It’s great to see kids back in school full time, engaged with classes and teachers, playing sports, and participating in other extracurricular activities like band and debate. I hope we continue with the mitigation strategies that make consistent in person school possible, including vaccination where possible, masking, social distancing, seating in pods, and deep cleaning every evening.
If elected, I would listen to public health experts to determine the right time to relax those mitigation strategies, and I would expect to track metrics like state and local policy mandates, COVID case counts, quarantines, and hospitalizations in the school district and in Johnson County, number of available hospital beds, and upward or downward trends for any of those metrics.
Q: How can the district address learning loss students may have experienced during the pandemic? What initiatives would you support to prevent students from falling behind?
Bowers: I think a great place to start would be to ask the parents of our district where they see their child struggling the most. Incidentally, I know teachers work very hard to provide this information as they have great insight into their everyday educational struggles. A detailed and customized age level survey through our parent emails should be able to give us a bigger picture of what we’re facing. Our district excels at collecting data, but what we do with it determines how far we have to go, how hard we have to push and where to focus our efforts.
One of the first things that I support to prevent students from falling behind that that we must cease is the endless lengthy quarantines our healthy children are facing. This is exponentially adding to learning loss and increasing absenteeism in the classroom. Forcing entire families into stacking quarantines (ie; one sibling’s quarantine begins when the other sibling tests negative could potentially lead to upwards of 14+ days off of school). This affects more than learning loss; income loss abounds in parents with these restrictions, as well as resource losses within our free and reduced lunch programs. We also need to facilitate programs that allow for continual education for children who are required to stay home.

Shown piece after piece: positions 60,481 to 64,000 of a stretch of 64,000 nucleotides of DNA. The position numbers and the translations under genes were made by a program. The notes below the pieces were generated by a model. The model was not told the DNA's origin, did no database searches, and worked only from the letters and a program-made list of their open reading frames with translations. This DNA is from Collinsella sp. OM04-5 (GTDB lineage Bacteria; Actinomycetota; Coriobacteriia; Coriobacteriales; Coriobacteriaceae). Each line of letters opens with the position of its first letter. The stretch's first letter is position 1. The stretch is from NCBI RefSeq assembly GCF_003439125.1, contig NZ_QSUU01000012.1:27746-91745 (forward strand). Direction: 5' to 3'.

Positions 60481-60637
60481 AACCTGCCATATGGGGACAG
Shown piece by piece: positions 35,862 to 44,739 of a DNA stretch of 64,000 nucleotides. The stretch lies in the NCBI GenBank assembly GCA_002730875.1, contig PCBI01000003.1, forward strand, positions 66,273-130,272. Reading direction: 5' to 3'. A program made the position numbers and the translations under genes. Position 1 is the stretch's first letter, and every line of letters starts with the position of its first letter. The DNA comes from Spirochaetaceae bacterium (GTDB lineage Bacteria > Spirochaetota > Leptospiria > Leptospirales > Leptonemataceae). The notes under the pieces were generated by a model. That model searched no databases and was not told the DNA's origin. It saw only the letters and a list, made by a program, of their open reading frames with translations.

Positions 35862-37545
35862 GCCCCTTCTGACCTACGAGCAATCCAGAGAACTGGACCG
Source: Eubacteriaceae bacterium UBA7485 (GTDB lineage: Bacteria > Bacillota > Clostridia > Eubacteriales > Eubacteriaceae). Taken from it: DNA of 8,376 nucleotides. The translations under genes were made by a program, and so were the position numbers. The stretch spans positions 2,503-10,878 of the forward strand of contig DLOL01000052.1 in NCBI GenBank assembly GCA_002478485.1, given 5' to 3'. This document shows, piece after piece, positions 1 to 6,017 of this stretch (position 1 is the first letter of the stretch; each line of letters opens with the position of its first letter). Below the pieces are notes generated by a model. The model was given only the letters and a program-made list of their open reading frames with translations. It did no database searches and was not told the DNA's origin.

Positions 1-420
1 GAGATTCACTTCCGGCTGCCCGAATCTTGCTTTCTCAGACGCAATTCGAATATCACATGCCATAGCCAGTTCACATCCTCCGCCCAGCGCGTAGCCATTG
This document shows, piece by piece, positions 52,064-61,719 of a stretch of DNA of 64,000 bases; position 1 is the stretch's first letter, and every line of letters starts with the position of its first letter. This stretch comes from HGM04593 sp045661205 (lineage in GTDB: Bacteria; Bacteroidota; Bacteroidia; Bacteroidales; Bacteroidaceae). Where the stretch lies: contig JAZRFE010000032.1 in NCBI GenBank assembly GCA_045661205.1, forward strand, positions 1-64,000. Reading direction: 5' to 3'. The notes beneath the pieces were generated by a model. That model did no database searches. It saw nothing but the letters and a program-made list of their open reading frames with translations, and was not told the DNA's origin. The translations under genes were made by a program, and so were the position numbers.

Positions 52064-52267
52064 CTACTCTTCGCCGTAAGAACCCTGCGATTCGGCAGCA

Van Der Laan: The district is currently wrapping up assessments to understand just how severe the pandemic learning loss has been. This is the right approach, we need to understand which students have fallen behind and in which areas so that we can target our efforts to get students who need help back up to speed.
I fully support the additional funding that’s been allocated for classroom teachers, substitute teachers, summer school, tutoring, and the new phonics curriculum; all of those will be essential parts of the instructional catch up plan. And as our superintendent Dr. Merrigan recently pointed out, even though there were lots of unknowns during the pandemic, the district is really good at teaching kids – it’s great news that we are back in familiar territory.
Q: What plans do you have to help the district attract and maintain qualified staff? What changes, if any, would you like to see in the district budget?